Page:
Saturday, December 18, 2010

The Hammer's Gonna' Fall....

It has been a VERY bad week for my 6th grader with autism. Three days out of school suspension, a not so great day his first day back and more emails and phone conversations with school staff than I care to recall (the ones I LIKE talking to know who they are, so don't be offended!) By this morning my last nerve was frayed, my patience had run dry and I was far beyond frustrated - I swore that if he had another bad day today, I was checking myself into the Rubber Ramada for an extended stay. (God bless the teacher's aide who quickly got my 5 yr old in meltdown mode out of the car and into school this morning. She saved my sanity and possibly his psyche...)

Those of you who know me know that I am a firm supporter of consequences for bad choices, whether those choices are made by one of my neurotypical kiddos or my ASD kiddos. There are consequences at home for poor choices made at school. My children don't get a pass because they have autism.

That being said, DON'T expect my support when you are an ignorant, uninformed blockhead. I've traveled the road of teachers and administrators who would rather label my child as 'emotionally disturbed' than put the effort into teaching my child who has an autism spectrum disorder, and I won't go there again. I am a stronger mother and advocate than I was 3 years ago. I WILL NOT allow educators who are too lazy or inept to follow IEP and BIP goals to run roughshod over him. And I most certainly WILL NOT allow my child's autism diagnosis to be disregarded by educators who have far less knowledge of ASD's and how to work with children on the spectrum than the clinicians, specialists and doctors who diagnosed him.

Ladies and gentleman, THE HAMMER'S GONNA FALL. There will be NO MORE "diagnosis" made by educators who spend maybe 5 hours a week with my son. Do you seriously believe that you are qualified to say that his behavioral issues are manipulative, and not a manifestation of ASD symptoms and characteristics?! NEWS FLASH - If you were qualified to make that kind of judgement call we'd call you doctor or specialist.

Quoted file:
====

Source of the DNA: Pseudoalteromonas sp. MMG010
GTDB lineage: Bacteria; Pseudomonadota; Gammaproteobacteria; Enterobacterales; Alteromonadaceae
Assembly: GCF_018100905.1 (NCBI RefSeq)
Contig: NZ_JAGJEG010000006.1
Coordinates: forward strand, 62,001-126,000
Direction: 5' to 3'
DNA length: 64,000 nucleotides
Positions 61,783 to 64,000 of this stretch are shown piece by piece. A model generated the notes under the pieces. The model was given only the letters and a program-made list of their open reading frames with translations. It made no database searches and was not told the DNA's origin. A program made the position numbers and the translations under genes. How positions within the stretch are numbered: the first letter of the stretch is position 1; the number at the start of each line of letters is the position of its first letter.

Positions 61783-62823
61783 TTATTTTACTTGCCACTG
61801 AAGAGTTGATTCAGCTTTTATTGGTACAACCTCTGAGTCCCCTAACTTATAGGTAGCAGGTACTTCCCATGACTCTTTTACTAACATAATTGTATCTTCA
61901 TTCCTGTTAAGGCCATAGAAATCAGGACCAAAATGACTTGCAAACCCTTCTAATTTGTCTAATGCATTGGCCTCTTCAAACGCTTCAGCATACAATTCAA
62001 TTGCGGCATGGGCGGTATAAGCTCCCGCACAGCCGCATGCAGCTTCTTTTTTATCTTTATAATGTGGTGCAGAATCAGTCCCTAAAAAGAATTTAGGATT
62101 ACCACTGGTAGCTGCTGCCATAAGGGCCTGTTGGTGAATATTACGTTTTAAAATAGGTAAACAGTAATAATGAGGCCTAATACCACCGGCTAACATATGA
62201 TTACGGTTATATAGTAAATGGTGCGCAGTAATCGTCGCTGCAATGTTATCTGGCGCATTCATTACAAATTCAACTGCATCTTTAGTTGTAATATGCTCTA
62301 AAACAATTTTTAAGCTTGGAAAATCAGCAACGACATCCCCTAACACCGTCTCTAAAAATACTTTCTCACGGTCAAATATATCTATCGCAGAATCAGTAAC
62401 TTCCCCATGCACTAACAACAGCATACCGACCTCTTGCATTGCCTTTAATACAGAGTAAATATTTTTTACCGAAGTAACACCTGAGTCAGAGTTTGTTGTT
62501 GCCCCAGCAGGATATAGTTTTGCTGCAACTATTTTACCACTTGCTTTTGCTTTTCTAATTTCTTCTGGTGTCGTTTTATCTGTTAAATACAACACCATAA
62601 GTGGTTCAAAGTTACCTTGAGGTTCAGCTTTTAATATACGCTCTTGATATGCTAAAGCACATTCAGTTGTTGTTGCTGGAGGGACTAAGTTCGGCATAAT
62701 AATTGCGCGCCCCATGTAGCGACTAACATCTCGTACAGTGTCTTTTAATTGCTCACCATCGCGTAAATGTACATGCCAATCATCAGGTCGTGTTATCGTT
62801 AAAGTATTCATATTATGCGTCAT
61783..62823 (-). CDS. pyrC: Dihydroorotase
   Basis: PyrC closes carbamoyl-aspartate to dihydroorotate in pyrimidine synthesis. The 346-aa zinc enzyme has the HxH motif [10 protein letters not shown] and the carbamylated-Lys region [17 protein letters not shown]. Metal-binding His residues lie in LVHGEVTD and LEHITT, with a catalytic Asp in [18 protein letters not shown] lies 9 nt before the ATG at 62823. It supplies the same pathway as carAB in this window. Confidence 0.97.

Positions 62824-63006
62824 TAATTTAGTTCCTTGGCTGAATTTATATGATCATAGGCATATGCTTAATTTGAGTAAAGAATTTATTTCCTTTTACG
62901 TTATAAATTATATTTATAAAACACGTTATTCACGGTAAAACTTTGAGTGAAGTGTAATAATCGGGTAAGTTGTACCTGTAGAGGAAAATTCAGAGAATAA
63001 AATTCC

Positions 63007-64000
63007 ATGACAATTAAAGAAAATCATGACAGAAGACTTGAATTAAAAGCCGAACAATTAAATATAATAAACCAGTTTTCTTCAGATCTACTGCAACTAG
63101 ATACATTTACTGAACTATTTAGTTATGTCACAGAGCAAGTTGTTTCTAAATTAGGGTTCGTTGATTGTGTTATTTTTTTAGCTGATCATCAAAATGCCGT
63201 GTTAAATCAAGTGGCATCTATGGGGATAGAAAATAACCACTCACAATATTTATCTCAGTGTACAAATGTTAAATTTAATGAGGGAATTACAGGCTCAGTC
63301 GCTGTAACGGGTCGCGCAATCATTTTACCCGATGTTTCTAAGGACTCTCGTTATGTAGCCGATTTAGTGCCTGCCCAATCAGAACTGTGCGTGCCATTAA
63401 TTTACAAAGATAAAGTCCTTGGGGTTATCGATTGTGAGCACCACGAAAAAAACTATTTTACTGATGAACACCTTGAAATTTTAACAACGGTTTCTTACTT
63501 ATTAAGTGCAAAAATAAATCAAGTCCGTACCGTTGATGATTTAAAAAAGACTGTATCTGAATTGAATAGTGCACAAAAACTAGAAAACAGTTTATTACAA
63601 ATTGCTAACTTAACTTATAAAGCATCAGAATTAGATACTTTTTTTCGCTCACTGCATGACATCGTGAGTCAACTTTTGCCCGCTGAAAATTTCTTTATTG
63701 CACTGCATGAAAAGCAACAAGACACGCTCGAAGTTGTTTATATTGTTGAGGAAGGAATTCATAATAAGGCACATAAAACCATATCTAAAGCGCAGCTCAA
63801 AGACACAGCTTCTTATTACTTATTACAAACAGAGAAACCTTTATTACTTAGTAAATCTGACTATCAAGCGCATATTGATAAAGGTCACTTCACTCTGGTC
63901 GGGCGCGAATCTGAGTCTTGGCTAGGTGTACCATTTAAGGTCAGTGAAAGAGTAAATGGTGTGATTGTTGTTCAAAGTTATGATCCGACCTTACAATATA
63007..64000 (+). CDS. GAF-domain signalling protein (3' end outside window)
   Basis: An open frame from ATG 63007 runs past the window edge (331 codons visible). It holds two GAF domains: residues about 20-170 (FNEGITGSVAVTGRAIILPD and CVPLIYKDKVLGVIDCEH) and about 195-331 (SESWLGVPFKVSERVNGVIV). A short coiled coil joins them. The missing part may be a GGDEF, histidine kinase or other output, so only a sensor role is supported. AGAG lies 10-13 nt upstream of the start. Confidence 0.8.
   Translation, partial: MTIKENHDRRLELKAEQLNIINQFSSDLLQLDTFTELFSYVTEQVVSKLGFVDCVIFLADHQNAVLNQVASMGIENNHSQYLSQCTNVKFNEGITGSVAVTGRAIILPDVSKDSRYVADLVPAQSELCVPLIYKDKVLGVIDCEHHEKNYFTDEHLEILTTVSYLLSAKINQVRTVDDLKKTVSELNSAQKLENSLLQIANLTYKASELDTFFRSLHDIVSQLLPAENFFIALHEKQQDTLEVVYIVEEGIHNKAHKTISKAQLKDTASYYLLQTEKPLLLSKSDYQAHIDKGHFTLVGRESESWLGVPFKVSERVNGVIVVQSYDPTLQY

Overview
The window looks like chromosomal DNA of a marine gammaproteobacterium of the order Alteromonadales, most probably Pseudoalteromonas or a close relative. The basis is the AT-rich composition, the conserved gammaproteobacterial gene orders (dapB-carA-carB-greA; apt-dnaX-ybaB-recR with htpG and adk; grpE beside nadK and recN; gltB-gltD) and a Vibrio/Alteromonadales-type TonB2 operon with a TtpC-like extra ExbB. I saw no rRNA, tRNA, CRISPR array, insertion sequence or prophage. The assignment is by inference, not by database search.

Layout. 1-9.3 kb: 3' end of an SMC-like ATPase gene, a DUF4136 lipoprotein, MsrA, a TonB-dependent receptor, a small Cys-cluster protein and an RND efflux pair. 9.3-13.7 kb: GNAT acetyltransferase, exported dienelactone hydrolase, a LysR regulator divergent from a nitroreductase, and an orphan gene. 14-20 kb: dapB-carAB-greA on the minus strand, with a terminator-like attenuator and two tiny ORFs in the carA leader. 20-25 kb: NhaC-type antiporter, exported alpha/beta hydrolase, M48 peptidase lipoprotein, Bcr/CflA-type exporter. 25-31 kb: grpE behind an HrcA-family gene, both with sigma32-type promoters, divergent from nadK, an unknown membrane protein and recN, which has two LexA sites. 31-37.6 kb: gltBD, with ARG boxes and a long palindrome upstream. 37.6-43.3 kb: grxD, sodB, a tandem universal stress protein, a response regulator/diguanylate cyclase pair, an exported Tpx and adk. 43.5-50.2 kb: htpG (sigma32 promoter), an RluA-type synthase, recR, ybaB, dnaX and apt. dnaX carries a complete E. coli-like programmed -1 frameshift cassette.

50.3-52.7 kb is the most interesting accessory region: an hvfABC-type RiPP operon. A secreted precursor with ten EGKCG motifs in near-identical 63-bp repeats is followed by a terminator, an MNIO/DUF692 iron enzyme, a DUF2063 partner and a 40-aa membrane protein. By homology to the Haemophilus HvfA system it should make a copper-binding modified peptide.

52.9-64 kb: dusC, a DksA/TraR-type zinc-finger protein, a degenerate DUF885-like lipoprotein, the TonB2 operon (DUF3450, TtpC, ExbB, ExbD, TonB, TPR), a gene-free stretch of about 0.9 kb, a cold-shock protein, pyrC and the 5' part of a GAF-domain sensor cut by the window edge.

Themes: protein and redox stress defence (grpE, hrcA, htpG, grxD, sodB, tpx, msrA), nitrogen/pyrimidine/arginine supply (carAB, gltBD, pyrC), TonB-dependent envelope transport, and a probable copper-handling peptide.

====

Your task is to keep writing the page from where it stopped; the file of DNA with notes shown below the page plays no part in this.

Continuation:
Tonight I'm going to give you a free lesson in vocabulary and ASD characteristics. You'll want to take notes, even memorize this information, because this is the last time I'm going to explain it to you. Believe me when I tell you without an ounce of hesitation that you DO NOT want to start a battle with me and YOU WILL do what is best for my child, implementing all of the IEP directives, BIP plans and proven behavioral strategies provided to you by staff that is trained and knowledgeable about working with ASD students.

Requirements for successful manipulation - According to Simon, successful psychological manipulation primarily involves:

1.manipulator concealing aggressive intentions and behaviors.

2.manipulator knowing the psychological vulnerabilities of the victim to determine what tactics are likely to be the most effective.

3.manipulator having a sufficient level of ruthlessness to have no qualms about causing harm to the victim if necessary.

Consequently the manipulation is likely to be covert

First, my child doesn't have the ability to recognize psychological vulnerabilities in a person. He can't even accurately read facial expressions and tone of voice many times! Yes, my child can be aggressive; his aggression is triggered by his inability to self regulate when overstimulated, his inability to rapid recall coping strategies and his inability to accurately put what he is feeling into words at times. I wish you could trade places with him for one day - maybe then you would understand how seeing the world in only rigid, black and white terms causes extreme anxiety. There are no shades of gray for him, there is right and wrong, there is no middle ground. He lives in a world of specifics, a world where comfort and peace come only when he can be sure of every tiny facet of the rule. The unexpected is frightening and overwhelming, it throws him into a state of anxiety and irritation. See how this differs from being manipulative?

My child has autism. He knows it, I know it, and now you know it, too. Given the proper support and guidance, my child is a wonderful addition to your classroom - and I am a wonderful partner in his education. Refuse to listen to the specialists and implement the strategies they recommend, and I will be your biggest nightmare. This mama bear doesn't back down anymore....


  1. Take it to the mattresses! IK you have my favorite attorney's number. ;) We need to find every parent of every child that has gotten run over by this district and take action as a group! We will be much more effective that way!! We'll talk soon!

  2. In all honesty, last year was an incredible year for him and this year has definitely had good points, too. I just become really, really frustrated when people believe he's "manipulative". Can he mince words when he's trying to stay out of trouble? Sure - all my kids do and I think every child does at some point. But he is not manipulating situations and teachers for personal gain. Trust me, the child knows he can't fool me and certain specialists - we call him on it immediately ;)

    He's no saint, by any means, but he's a great kid who has a lot of trouble navigating social interactions and just life sometimes. "An ounce of prevention is worth a pound of cure" is my new mantra.

  3. You go girl! That's one reason we pulled Adam out of Bburg schools - and he only has ADHD! Some of them just don't get it. You are an awesome mom and your kids only advocate. I am so impressed!!


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